Setting Up An OpenVPN Server on the Raspberry Pi

Setting up an OpenVPN server on a Raspberry Pi (RPi) is a great way to access a home network from a remote location.  In addition, it can be used to secure network communications when connecting to public Wi-Fi.  Since the RPi is very low-powered compared to other computers, it is ideal for keeping running all the time.  While it won’t win any performance awards, it is good enough to accomplish something like this for home users.

Requirements For This Walkthrough


  1. Local network
  2. Mac or PC
  3. Raspberry Pi  running Raspbian “wheezy”
  4. HDMI Cable (*optional)
  5. Keyboard (*optional)
  6. Mouse (*optional)
  7. Monitor with HDMI input (*optional)

*If the Raspberry Pi is set up as a headless machine, you will not need a monitor, keyboard, or mouse–just another computer, which would be used to access it remotely over the network via SSH.


  1. None

Knowledge, Skills, and Abilities

  1. Ability to naviagate throughout a computer OS
  2. Knowledge of basic computer terminology
  3. Ability and confidence to enter commands in the Terminal, adjusting them to suit your enviornment, if necessary
  4. Familiarity with core networking concepts
  5. Basic understanding of Public Key Infrastructure

Setting Up the OpenVPN Server

Installing OpenVPN

Install OpenVPN and OpenSSL via aptitude.

sudo apt-get update
sudo apt-get install openvpn openssl

Copy Example Config Files Into the OpenVPN Folder

It is a good idea to copy the example config files to/etc/openvopn  and then edit those.  This way, you have a clean copy to reference if you make a mistake.  It also makes more sense to have them in the same location as the other OpenVPN files.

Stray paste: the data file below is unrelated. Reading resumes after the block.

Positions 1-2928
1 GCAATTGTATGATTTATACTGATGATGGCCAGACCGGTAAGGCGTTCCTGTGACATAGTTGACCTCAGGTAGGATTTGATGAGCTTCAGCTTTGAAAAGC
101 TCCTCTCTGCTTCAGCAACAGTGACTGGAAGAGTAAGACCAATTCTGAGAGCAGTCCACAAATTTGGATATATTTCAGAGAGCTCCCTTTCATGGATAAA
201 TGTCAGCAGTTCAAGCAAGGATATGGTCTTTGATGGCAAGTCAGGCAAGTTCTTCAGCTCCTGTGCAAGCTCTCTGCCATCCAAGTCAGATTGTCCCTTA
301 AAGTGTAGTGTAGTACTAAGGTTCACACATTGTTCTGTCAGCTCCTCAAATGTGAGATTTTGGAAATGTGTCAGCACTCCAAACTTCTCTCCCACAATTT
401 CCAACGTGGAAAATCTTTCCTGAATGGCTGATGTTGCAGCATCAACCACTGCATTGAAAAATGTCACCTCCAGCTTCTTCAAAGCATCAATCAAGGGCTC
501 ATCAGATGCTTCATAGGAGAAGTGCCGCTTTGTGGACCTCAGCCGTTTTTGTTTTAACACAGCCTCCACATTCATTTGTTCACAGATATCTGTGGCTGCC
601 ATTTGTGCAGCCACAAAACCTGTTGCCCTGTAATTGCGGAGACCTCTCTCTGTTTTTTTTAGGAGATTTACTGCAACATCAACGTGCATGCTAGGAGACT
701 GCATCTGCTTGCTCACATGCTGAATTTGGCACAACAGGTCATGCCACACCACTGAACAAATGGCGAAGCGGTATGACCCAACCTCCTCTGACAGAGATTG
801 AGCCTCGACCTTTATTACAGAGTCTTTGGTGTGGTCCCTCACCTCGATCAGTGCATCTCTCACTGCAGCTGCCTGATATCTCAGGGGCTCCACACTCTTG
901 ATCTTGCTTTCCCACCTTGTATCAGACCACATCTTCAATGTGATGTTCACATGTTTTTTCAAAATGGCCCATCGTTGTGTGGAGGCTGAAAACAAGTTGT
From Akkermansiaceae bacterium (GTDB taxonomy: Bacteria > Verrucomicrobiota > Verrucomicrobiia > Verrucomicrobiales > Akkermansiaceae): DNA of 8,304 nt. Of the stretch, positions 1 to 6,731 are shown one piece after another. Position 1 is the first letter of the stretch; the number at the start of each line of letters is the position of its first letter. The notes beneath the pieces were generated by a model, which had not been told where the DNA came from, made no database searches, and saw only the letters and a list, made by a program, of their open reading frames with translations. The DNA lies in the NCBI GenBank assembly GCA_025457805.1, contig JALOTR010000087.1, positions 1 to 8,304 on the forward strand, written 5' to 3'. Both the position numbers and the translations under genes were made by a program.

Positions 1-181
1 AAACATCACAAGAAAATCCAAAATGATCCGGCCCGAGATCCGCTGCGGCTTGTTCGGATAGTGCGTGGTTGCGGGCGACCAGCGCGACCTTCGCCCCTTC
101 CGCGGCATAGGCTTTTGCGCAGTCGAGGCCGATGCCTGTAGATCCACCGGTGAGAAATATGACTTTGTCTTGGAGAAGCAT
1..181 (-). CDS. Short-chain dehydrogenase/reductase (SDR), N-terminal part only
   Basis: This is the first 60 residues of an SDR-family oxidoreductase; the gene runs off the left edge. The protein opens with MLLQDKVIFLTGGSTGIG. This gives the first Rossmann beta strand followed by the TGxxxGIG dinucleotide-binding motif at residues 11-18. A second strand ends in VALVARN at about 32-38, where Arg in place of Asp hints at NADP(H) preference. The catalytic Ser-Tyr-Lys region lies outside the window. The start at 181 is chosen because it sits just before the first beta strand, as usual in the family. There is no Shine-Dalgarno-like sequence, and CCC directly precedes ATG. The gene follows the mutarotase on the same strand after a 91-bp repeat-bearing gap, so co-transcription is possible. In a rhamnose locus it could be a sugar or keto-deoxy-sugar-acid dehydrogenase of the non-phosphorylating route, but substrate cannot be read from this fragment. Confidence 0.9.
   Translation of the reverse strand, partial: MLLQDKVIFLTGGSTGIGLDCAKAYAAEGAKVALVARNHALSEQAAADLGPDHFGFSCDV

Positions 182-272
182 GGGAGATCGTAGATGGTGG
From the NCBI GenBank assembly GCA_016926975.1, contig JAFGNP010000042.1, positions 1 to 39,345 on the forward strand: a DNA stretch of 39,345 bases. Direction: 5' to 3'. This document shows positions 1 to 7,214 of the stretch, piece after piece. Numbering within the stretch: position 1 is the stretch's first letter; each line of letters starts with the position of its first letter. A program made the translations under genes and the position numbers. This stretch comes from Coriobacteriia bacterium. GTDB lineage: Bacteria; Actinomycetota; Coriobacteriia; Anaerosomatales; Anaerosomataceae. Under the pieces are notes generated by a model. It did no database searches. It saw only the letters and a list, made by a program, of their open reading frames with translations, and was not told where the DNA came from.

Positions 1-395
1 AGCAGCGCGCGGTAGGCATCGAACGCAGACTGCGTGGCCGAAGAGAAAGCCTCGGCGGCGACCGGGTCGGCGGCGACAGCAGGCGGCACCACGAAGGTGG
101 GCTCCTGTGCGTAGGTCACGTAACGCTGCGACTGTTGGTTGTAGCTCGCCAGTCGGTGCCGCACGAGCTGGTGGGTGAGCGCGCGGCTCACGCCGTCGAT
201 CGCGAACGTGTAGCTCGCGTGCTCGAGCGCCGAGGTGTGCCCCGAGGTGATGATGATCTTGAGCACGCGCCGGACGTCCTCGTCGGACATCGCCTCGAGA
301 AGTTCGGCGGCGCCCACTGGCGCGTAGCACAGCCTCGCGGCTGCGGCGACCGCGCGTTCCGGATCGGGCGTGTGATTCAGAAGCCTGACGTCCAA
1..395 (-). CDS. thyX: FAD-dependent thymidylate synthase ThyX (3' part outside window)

cd /etc/openvpn
sudo cp -r /usr/share/doc/openvpn/examples/easy-rsa/2.0 ./easy-rsa

Update the vars File With the Correct Path

Since you copied the files, you need to update the file to reflect the new location.  Then, open the file in a text editor.

cd /etc/openvpn/easy-rsa
sudo vi vars

Change the line that readsexport EASY_RSA=”`pwd`” to:

export EASY_RSA="/etc/openvpn/easy-rsa"

I also found other links online that mentioned to change the the following variables below, which are at the end of the file.  When you generate the encryption keys later, this information is used.  Since I was just using this for a personal VPN, I just filled it it with fictional information (although, I left the country the same).

export KEY_PROVINCE="Delta Quadrant"
export KEY_CITY="Grid 492"
export KEY_ORG="Starfleet"
export KEY_EMAIL=""
export KEY_CN=raspberrypi
export KEY_NAME=raspberrypi
export KEY_OU=raspberrypi
export PKCS11_MODULE_PATH=raspberrypi
export PKCS11_PIN=1234

Initialize the Public Key Infrastructure (PKI)

Now you will tell the computer to use thevars file edited in the last section and then build the certificate authority.

cd /etc/openvpn/easy-rsa/
sudo su
source ./vars
ln -s openssl-1.0.0.cnf openssl.cnf

Generate the Server Certificate and Key

The server will need its own key and certificate.  Each client will also need some–run the second command for each client needed, naming them appropriately:

./build-key-server servername
./build-key client1

There should now be some files in /etc/openvpn/easy-rsa/keys :


Generate the Diffie-Hellman

Diffie-Hellman basically allows two users to exchange a secret key over an insecure medium without any prior secrets. Generate this by running the following command (this takes a long time to complete; do not cancel it):


Create A Server Configuration File (server.conf) From An Example

Make a copy of the example server config file to edit.  It is compressed by default, so it needs to be uncompressed and then renamed to match the server.

cd /etc/openvpn

Become the pi user again.


Copy the file; unzip it; make a copy of the file with the name of your server.

sudo cp /usr/share/doc/openvpn/examples/sample-config-files/server.conf.gz /etc/openvpn 
sudo gunzip server.conf.gz